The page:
No stimulus package, budget or other large appropriations bill is ever perfect. Winners and losers are always created in the process of debating which programs deserve funding, and which can go without for a little bit longer.
The stimulus package that President Obama signed into law on February 17, 2009, is no exception. The American Recovery and Reinvestment Act will greatly assist some folks, while leaving other people, programs and projects out in the cold.
So what impact will the stimulus package have on the healthcare field?
Healthcare emerged a winner overall. An estimated one-fifth of the total bill, or $147 billion, was allocated through tax credits and direct spending to healthcare-related projects.
At the same time, funding for certain benefits was dropped in an effort to attract greater bipartisan support. And strangely enough, the vast majority of congressional Republicans chose not to sign onto the legislation, even after these accommodations were made.
Healthcare Winners and Losers
For the past several months, lawmakers including Govs. David Paterson (D-NY), John Corzine (D-NJ) and Ed Rendell (D-PA) have urged Congress to approve a second stimulus package to help out the states. Why?
As we’ve shown here and here, the economic recession has dealt a double-whammy to the states.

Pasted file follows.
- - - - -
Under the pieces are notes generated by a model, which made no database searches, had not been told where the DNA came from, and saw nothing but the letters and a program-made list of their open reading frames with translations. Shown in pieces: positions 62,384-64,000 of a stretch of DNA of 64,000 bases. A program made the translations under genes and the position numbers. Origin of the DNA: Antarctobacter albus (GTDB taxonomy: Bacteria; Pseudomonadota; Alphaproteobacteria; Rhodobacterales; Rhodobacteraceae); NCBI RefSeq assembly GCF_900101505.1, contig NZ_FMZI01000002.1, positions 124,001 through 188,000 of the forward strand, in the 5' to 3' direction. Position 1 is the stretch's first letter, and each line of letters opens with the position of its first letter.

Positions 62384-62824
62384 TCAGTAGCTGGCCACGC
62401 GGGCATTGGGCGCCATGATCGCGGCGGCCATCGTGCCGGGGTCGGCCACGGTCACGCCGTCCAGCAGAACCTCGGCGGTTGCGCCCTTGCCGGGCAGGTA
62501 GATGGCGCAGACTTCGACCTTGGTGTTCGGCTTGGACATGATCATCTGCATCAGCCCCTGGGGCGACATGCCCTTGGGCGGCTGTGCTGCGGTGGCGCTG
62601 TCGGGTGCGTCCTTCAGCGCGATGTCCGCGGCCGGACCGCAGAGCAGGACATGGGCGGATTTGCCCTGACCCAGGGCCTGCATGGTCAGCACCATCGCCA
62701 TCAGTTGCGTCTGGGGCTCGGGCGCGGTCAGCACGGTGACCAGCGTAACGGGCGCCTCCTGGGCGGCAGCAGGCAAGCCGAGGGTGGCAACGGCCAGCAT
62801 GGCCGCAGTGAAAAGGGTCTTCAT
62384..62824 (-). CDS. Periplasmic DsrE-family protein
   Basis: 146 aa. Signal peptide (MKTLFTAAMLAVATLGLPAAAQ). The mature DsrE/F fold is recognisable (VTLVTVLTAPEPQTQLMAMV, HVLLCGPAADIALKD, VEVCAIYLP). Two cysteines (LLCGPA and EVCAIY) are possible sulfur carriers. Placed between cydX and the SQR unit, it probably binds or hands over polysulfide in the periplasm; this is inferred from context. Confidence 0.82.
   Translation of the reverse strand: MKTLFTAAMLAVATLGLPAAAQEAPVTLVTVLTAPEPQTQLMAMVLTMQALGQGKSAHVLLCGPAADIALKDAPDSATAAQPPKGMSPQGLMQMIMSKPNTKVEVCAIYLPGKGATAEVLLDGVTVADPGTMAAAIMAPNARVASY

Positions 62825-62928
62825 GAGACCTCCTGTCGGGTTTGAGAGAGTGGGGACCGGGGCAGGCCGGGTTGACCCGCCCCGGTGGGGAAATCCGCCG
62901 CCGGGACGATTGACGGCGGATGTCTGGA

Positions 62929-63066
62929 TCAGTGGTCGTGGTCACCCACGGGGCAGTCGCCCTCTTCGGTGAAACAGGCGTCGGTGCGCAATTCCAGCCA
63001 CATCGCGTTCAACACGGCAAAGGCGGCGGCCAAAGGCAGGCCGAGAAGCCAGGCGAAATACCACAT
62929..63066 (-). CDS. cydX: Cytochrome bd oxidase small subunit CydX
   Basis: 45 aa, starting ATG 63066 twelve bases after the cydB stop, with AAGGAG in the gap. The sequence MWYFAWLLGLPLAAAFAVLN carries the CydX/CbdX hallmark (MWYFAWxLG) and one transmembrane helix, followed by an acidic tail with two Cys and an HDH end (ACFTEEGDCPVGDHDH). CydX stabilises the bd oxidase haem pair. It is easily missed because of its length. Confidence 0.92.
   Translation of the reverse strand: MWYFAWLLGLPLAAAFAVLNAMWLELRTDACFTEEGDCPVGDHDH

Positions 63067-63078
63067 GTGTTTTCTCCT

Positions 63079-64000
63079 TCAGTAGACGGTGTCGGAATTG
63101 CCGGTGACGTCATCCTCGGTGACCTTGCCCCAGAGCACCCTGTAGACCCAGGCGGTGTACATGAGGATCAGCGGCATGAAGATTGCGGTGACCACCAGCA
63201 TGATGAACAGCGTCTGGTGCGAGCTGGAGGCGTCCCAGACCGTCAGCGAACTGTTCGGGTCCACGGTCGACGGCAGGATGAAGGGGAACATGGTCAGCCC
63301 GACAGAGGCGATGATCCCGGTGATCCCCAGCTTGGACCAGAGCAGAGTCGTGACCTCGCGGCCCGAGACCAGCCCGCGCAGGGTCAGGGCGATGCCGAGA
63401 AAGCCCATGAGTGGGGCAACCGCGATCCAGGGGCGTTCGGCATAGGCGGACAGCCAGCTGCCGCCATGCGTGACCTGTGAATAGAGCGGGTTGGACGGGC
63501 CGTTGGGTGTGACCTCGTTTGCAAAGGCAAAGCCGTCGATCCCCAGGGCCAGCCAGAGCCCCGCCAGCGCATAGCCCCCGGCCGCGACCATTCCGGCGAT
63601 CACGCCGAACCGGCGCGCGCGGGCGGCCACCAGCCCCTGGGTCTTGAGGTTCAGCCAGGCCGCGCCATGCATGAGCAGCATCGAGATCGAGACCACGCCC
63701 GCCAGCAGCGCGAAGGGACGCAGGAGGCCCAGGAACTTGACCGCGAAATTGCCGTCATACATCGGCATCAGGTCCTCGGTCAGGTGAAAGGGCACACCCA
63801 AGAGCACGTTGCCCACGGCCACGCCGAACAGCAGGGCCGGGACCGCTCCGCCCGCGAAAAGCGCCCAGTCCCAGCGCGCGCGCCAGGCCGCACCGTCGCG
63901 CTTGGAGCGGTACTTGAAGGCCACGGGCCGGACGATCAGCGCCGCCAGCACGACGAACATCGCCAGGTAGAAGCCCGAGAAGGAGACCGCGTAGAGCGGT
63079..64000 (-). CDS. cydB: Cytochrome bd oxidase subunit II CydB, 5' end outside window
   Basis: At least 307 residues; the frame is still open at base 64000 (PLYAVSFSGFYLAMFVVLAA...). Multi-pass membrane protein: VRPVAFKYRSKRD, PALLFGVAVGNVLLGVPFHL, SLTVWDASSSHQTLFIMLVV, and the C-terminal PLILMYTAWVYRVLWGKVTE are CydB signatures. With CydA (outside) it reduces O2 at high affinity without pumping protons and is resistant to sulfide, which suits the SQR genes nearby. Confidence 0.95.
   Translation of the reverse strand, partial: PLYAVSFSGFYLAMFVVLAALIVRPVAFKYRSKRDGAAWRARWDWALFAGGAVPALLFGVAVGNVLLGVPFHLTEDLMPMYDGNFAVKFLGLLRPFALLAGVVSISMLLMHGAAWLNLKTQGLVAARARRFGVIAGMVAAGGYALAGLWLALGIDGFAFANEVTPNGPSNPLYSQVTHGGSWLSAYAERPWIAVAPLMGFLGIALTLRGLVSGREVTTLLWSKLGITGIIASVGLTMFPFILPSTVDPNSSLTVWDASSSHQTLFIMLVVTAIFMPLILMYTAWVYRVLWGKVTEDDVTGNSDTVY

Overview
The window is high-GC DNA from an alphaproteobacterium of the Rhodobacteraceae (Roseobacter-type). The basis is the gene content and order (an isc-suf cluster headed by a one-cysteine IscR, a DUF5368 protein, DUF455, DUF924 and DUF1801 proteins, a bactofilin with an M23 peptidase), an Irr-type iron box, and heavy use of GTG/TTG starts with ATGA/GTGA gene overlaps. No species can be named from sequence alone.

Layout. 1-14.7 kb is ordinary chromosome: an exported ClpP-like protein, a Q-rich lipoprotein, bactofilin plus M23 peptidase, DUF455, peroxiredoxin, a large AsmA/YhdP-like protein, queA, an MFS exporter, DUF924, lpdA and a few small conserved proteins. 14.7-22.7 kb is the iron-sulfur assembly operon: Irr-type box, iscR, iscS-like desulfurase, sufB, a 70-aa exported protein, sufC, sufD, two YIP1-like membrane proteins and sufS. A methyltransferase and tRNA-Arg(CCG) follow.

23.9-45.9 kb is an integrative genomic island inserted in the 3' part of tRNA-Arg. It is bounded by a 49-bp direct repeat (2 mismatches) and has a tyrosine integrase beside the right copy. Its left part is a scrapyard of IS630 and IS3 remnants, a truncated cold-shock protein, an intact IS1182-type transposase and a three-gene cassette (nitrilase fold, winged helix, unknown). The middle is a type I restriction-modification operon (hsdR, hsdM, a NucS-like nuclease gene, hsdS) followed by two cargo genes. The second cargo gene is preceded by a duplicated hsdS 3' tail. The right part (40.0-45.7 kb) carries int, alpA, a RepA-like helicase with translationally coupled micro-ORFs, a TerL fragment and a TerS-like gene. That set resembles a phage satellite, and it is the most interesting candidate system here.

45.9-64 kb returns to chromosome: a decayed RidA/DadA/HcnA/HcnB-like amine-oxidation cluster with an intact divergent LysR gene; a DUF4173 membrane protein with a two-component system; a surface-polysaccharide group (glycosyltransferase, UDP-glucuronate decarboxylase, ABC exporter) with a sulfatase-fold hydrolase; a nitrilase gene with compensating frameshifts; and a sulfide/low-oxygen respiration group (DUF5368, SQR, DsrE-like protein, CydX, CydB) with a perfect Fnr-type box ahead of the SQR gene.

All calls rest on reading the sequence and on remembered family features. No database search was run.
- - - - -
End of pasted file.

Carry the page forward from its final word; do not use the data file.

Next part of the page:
On the one hand, tax revenues are down as jobs are lost and stocks plummet. The states are struggling to pay for basic services. In Pennsylvania, extras like special education programming and enrichment activities for advanced students have already been cut.
On the other hand, the demand for services is greatly increasing. The newly unemployed are filing for benefits, including assistance in paying for insurance coverage. Many are turning to public programs like SCHIP for their children and Medicaid for the first time.
The result: 44 states and Washington, D.C. are facing a budget gap for fiscal year 2009. Check out this chart to see the expected budget shortfalls.
The good news: The stimulus package includes $87 billion to help the states shore up their Medicaid programs. Governors may now be able to hold off on proposed reimbursement and coverage cuts, and may even be able to assist some of the newly uninsured.
The bad news: The stimulus package allocates roughly $150 billion for state and local fiscal relief in total, with the $87 billion for Medicaid included in that amount.
Already, this report by the Nelson A. Rockefeller Institute of Government predicts that this seemingly huge sum will not be enough to guarantee the economic well-being of the states, and that by 2012, many states will be facing large budget deficits once again.
Experts say that while the stimulus dollars will help the states avoid financial disaster temporarily, tax increases and spending reductions on health care and other programs are still likely.
Governors fought for a $25 billion state fiscal stabilization fund in the final version of the stimulus bill, but it was cut out in hopes of bi-partisan agreement, which didn’t come.